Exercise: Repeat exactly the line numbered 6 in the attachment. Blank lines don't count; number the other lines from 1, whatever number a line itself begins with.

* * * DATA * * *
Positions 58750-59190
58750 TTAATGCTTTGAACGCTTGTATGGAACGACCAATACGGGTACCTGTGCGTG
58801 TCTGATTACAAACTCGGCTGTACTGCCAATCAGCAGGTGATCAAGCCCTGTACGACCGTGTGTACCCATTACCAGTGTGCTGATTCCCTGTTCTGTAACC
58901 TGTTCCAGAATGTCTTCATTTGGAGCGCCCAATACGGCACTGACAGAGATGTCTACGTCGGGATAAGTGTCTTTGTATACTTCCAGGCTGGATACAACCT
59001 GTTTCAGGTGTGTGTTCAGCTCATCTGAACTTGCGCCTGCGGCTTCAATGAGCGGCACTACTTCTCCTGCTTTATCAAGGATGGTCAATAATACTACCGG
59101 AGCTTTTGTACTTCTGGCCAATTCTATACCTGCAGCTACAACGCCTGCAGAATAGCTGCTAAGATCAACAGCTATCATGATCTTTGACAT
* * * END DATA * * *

59101 AGCTTTTGTACTTCTGGCCAATTCTATACCTGCAGCTACAACGCCTGCAGAATAGCTGCTAAGATCAACAGCTATCATGATCTTTGACAT